Small business web design. The Village Websmith operates through franchisees chosen for their marketing and sales ability rather than technical know how. This is the difference and the way that your message can get across to the huge market that uses the internet to find local services in the Denbighshire area.
The fully managed website option is great for small businesses who don't have the time or personnel to maintain and manage their own website. With a set up fee that can be as low as £240, then maintenance charges starting from £30 per month, you get regular updates and performance reviews as well as marketing advice and a complete facelift for your site every two years.
By being a small, local business rather than a national concern, the franchisees are able to help you focus and target customers for what you do in in Denbighshire , where local knowledge and the power of Webinthebox® can help you accurately target your approach to make sure that you don't have to waste your precious time chasing up enquiries from customers too far away to serve profitably. To get more information, or to discuss a particular project, call the number below, or click in the header of any page to email Neil Hesman, the Village Websmith Wales The Village Websmith. . For more information, please call us on the number shown, or click in the header of any page to email email@example.com.Photo from Featured Project near Denbighshire
Time for an initial clean up of the database
It is now week 7 of our ten week run up to GDPR compliance and time to start making sure that our databases contain only the information that we have consent, or a solid legal basis for keeping or using.
Just in case there is any doubt that the Information Commissioner's Office is targeting businesses of all sizes and in all sectors, take a look at the list of recent actions taken under existing data protection laws on the ICO web site. All it takes is one complaint to start an investigation, then regardless of whether any blame attaches or not, a lot of time is used in the process.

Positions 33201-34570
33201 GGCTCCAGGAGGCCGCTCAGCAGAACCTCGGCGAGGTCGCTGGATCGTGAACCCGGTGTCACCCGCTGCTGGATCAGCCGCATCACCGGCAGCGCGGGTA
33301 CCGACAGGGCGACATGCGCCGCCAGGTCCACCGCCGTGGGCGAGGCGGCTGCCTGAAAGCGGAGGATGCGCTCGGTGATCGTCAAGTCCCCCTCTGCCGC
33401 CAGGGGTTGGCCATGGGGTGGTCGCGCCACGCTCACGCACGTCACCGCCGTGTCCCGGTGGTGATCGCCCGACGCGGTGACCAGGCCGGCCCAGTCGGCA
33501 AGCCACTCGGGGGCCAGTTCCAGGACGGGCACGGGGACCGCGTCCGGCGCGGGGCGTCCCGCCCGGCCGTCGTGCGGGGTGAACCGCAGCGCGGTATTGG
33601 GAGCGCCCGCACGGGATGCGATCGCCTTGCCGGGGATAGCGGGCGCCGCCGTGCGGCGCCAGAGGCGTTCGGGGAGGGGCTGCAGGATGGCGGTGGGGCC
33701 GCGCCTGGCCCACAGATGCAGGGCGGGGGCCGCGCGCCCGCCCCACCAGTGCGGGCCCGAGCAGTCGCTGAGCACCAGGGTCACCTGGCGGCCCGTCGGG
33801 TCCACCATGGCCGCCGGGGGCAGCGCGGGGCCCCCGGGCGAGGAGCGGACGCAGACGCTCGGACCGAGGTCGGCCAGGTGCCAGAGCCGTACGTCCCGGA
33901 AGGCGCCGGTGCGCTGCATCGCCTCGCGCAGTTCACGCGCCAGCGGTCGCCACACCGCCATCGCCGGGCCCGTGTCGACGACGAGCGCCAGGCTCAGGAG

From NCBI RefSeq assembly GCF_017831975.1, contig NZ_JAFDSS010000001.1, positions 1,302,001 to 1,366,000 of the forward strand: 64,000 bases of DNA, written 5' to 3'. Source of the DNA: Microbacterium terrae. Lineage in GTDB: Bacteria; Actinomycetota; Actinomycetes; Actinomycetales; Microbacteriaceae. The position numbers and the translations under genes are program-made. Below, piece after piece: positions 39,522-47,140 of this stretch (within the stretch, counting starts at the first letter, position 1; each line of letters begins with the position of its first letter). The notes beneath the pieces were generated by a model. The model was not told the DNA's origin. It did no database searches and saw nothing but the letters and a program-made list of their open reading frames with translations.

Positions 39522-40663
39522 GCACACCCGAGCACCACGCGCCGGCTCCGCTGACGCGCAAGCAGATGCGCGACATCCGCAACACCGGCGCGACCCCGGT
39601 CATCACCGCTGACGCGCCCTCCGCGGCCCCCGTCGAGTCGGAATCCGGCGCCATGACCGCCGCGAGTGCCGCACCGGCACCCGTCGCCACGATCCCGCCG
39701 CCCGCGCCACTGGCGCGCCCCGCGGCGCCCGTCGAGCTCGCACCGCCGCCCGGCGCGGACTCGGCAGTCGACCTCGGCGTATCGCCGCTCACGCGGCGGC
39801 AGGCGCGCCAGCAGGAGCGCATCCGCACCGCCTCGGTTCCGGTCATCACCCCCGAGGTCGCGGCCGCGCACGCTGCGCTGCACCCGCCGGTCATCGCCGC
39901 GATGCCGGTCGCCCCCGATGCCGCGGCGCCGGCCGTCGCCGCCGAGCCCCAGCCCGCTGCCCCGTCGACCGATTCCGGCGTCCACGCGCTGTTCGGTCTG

The only way to make sure you don't suffer such disruptions is by being like Caesar's wife, beyond reproach. Thus any information in your database which is not there for a very good reason must be deleted or obfuscated. This applies to all data sources used in a business, not just the web site. In earlier news items, we looked at the benefit of cutting down the number of places in which data are kept, and this is one very good reason to do just that. The less data sources you have in use, the less likely it will be to overlook something that has no place there.
The first contacts to be removed must be the ones who didn't tick the box to sign up for your mailing list in the first place, when they enquired or bought from your site. For those that bought, there is a solid legal basis for keeping their information as we all have a legal obligation to the tax man to keep records of sales. What must not happen is for this group to receive promotional information. Flagging them in the database allows the records to be held while any broadcast email function in use can be programmed to miss out those contacts who have not opted in.
For all Village Websmith customers with GDPR compliant sites, that process will be handled automatically. Customers are labeled in the database separately to acceptance of GDPR policies and opting in to mailing list. Other data sources will need to be examined carefully to make sure that the records for the tax man don't get mixed up with mailing list members.
The final clean up should be scheduled for the eve of GDPR implementation, when anyone who hasn't taken the positive action to opt in must be obfuscated or deleted. Again, for Village Websmith customers, this will be taken care of automatically to ensure cleanliness of the database of enquiries from their web sites. There is still time for one more broadcast email asking current mailing list members to reaffirm their consent to contact. The ICO website has very clear and specific information about what constitutes consent and the ways in which it may be obtained, so is worth a read if you haven't already asked the people in your database.